Maurice May, “BBC Panorama: What Facebook Knows About You” (2017)
Half an hour for a documentary simply doesn’t do justice to the topic of what social media giant Facebook mines from its nearly two billion users who have accounts with this US company. The overall result feels rushed and superficial, and in some parts heavily edited. Reporter and narrator Darragh MacIntyre runs between the UK and the US – and other points outside the two – to interview a number of people including among others UK Facebook policy director Simon Milner, ex-Facebook employee Antonio Garcia Martinez and former Ofcom director of technology Chi Onwurah. The stony-faced Milner puts up a barrier of repetition and indifference when MacIntyre quizzes him on how what percentage of the massive amounts of income Facebook makes comes from fake news or plain outright lies and propaganda. Onwurah worries about the consequences and implications of Facebook having too much data from its users and Garcia Martinez speaks of his experiences with Facebook as though it were a cult and he a defector and whistleblower (well, almost) as he pursues a life chopping wood away from the closed circles of Facebook high-priest management and acolyte employees. The topics covered include the role that fake news might play in Facebook’s pursuit of its audiences, current and potential alike, and how the company would be unlikely to give up fake news completely; the role that Facebook played in the 2016 US Presidential elections as a bridge bringing together the Democrats and Republicans and their respective voter bases plus new voters, and might play in the 2017 UK general election (the program having been made just before the election took place); and the company’s hypocrisy in the way it determines what its users can post to their accounts and what they can’t.
Unfortunately as the issues brought up are dealt with in a shallow way, the program comes off as rushed and sensationalist, even a bit hysterical. The idea of regulating Facebook is broached but nothing is said about how regulating such a giant corporation might work at a time when most Western governments are disinclined to allocate money, staff and other resources to monitoring and regulating most areas of the economy or of society that people think they should regulate. Nationalising Facebook would be a big taboo when Western societies are committed to privatisation and neoliberal economics. The real pity is that the program never comes near what should have been obvious: that Facebook is a private corporation beholden to its shareholders to deliver profits and may have an agenda that reflects the expectations and values of its shareholders. MacIntyre should have been asking how a privately owned for-profit organisation translates its profit-maximisation objective into its core function as a social media forum. Might one suggest that Facebook uses the social media forum as a marketing forum to bring advertisers (its main source of revenue) and the public together? In this scenario, the product that Facebook sells is the Facebook user and everything about that user that can be mined and turned into commodities. Needless to say, Facebook’s policies as regards how it regulates the content posted by Facebook users to their accounts and the principles those policies are based – and perhaps how it hires the people to police the content, where they are hired, how much they are paid and how well they are treated – remain untouched.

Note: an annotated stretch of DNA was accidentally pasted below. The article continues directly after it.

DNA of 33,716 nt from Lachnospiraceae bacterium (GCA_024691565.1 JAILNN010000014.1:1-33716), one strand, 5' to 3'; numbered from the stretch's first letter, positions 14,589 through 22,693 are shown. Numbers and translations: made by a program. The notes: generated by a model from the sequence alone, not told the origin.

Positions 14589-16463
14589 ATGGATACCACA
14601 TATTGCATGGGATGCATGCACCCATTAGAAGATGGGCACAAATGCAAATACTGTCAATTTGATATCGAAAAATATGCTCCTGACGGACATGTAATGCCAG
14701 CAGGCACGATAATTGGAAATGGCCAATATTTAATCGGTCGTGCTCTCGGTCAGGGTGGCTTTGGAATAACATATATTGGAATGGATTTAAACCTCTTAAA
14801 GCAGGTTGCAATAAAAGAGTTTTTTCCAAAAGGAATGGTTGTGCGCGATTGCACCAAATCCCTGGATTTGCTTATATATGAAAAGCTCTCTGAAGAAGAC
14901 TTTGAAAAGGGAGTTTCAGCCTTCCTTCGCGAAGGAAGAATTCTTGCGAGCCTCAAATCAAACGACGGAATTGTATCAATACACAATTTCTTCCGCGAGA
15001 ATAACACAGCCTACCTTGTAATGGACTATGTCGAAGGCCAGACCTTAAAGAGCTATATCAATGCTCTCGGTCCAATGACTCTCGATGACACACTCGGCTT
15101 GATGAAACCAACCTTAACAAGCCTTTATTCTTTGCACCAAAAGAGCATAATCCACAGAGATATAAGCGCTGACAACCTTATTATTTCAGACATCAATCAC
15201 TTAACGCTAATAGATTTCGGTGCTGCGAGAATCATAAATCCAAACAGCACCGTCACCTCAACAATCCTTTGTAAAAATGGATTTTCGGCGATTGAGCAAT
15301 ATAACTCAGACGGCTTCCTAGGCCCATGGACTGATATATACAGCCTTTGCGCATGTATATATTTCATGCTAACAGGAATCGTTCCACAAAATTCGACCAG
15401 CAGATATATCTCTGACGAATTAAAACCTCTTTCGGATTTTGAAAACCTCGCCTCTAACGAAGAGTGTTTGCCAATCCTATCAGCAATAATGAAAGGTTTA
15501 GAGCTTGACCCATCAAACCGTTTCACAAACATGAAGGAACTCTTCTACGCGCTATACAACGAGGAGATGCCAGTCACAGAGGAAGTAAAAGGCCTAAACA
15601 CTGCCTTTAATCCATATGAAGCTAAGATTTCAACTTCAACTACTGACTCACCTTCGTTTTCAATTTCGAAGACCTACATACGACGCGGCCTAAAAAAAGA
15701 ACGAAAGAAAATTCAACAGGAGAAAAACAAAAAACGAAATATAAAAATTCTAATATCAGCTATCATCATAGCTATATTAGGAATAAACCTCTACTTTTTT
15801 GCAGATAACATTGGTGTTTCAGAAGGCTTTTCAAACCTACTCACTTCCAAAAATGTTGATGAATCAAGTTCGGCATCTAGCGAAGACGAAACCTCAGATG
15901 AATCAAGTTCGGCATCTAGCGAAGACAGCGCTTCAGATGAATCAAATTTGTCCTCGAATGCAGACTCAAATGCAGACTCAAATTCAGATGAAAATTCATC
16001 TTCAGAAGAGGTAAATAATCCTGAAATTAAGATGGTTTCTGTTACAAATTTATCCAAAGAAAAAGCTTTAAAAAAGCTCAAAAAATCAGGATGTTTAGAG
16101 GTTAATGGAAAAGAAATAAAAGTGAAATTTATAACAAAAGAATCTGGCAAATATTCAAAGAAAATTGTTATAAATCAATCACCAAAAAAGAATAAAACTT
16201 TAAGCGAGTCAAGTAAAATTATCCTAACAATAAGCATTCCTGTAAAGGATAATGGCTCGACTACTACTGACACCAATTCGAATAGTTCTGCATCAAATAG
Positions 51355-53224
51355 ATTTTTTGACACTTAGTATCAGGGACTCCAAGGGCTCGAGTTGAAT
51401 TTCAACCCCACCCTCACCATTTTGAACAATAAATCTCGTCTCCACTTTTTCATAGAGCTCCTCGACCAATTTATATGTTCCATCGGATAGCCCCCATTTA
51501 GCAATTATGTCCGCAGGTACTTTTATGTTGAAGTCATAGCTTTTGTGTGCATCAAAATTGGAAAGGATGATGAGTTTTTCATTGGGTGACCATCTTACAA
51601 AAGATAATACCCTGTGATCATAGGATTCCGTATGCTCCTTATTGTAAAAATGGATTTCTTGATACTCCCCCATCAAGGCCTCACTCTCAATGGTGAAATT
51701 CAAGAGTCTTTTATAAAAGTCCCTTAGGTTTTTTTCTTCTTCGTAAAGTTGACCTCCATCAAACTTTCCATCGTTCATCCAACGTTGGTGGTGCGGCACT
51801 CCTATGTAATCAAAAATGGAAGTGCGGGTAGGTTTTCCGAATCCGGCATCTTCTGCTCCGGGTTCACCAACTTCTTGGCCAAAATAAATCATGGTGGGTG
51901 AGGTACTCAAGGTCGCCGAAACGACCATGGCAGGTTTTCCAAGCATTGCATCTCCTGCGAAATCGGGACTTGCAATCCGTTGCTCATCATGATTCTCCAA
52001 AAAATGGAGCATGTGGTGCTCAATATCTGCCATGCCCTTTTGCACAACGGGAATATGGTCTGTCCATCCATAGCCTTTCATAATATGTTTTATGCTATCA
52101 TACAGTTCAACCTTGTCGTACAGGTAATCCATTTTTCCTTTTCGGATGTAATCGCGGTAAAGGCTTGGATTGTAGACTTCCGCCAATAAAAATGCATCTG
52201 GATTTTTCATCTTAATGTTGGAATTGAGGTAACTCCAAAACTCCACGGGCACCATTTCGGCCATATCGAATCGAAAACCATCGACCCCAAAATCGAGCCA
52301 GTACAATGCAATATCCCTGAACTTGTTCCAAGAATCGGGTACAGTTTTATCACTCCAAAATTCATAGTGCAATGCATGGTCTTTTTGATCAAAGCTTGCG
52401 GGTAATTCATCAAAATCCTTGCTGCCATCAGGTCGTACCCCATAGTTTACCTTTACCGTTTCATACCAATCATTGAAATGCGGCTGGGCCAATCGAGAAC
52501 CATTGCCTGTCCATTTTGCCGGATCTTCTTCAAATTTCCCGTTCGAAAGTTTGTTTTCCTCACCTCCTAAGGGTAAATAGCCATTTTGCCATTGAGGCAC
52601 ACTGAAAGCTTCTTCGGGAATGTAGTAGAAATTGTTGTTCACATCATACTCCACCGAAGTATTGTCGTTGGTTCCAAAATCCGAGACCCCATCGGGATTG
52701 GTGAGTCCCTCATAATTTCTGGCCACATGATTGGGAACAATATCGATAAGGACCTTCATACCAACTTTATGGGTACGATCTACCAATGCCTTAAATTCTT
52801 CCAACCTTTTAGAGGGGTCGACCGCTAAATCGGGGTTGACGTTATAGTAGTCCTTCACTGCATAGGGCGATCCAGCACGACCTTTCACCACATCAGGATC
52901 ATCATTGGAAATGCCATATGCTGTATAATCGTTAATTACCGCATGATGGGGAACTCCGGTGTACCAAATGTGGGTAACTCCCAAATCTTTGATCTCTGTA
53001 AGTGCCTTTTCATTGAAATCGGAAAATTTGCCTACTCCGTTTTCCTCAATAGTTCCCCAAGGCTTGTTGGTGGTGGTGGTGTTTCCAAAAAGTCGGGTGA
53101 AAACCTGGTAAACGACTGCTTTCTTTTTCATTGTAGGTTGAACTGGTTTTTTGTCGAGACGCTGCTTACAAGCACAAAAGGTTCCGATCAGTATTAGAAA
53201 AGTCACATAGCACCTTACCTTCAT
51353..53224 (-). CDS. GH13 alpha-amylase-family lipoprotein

As a documentary, this BBC Panorama program is an object lesson in how TV news documentaries shouldn’t be done.